1. Partnerships should be specific commitments by various partners intended to contribute to and reinforce the implementation of a specific objective or set of objectives.
2. Partnerships should be voluntary and self-organizing, based on mutual agreed objectives and shared responsibility of the partners involved.
3. Partnerships should have a multi-stakeholder approach and involve a range of actors in a given area of work. Partnerships can involve governments, regional groups, local authorities, non-governmental and civil society organizations, international institutions and the private sector.
4. Each partnership should define its intended outcome and benefits, have clear objectives and set specific measurable targets and time frames for achievements.
5. Available and/or expected sources of funding should be identified. At least the initial funding (seed money) should be assured at the time of launching the partnership.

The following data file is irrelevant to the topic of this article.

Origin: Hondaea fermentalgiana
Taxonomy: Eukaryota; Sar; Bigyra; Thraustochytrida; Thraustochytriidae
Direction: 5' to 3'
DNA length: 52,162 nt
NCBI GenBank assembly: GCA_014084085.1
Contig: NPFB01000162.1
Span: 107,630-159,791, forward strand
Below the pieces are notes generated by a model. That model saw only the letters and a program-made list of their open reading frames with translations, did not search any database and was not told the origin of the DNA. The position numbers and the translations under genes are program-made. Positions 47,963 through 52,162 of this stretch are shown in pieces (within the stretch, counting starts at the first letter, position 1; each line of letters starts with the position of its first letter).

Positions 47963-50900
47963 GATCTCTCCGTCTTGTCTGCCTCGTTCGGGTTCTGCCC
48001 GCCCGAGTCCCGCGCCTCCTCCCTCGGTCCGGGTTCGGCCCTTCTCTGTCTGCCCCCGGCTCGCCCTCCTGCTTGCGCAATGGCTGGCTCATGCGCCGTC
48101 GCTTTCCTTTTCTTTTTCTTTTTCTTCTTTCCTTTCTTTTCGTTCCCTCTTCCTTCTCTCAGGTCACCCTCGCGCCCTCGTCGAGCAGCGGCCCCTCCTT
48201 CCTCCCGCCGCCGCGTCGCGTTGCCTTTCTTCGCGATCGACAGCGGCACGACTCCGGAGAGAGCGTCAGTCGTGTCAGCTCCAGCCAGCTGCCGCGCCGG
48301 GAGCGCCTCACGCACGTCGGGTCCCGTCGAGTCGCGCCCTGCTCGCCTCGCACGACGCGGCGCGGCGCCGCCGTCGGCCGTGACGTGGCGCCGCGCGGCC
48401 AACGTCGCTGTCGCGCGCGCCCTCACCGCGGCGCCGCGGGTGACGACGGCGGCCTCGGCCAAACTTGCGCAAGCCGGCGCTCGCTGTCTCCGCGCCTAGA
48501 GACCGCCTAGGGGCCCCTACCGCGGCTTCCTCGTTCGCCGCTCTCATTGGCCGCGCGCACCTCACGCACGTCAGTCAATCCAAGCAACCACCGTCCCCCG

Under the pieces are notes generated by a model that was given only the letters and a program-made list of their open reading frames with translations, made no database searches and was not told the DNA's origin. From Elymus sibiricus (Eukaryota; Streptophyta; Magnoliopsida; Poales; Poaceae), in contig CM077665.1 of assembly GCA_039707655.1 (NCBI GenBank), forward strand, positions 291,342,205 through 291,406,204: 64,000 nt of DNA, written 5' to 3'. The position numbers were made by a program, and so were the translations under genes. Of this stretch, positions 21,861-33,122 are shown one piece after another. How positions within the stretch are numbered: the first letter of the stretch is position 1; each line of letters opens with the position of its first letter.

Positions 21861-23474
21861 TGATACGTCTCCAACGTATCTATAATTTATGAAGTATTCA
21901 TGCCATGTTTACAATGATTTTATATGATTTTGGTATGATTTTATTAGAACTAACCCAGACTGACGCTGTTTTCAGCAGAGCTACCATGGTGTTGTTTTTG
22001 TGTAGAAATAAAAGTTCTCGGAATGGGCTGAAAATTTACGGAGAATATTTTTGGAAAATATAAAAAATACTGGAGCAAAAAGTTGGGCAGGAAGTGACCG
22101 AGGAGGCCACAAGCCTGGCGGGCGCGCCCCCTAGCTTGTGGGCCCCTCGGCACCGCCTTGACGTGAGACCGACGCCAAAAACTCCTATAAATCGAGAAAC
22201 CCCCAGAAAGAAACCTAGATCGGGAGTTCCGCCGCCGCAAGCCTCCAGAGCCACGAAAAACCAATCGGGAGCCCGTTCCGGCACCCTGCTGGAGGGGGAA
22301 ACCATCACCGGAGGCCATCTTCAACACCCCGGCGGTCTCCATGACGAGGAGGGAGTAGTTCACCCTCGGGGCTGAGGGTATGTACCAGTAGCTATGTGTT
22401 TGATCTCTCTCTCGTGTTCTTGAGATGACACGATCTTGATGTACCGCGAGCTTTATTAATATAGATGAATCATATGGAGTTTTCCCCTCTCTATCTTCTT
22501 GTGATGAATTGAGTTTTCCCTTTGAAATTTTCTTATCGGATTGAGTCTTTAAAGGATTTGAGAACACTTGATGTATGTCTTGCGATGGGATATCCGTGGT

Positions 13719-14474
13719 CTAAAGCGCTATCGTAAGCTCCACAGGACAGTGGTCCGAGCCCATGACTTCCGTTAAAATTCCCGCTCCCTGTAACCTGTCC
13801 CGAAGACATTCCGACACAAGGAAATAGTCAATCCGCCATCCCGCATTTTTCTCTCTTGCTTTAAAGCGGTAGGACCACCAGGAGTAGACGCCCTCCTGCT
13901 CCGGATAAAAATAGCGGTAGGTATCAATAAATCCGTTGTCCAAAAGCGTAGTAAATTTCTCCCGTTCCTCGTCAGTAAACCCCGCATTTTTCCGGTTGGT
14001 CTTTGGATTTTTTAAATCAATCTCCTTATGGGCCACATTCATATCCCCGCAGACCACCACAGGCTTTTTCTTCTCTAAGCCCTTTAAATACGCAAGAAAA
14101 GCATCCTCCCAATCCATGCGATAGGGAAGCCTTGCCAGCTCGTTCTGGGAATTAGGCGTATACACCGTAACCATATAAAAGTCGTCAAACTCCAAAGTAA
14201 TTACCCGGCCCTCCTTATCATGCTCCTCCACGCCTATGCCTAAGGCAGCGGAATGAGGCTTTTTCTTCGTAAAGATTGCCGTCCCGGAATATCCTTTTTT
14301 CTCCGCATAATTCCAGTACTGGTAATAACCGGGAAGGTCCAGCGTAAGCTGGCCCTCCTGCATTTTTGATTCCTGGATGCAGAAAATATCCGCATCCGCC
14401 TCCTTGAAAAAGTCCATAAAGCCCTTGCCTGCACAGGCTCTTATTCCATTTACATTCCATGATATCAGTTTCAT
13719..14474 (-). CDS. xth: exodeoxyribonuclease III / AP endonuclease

C. A model for establishing partnership and promoting entrepreneurship
Traditionally, partnership and entrepreneurial systems include four sectors of the economy, namely, high-impact entrepreneurs, large mature national, regional and international firms, governments and universities. With regard to developing countries, it might be practical to modify the model to include banks and donors on one side and international and regional agencies on the other side, as illustrated in figure III.
Figure III. The modified four-sector model
Source: Schramm, C. J., “Building entrepreneurial economies”, Foreign Affairs, July/August 2004, vol. 83, No. 4, p. 104.
The modified four-sector model provides a useful framework for guiding policies to promote partnerships and entrepreneurship in the region.
Box 1. Entrepreneurship examples from the United States of America (USA)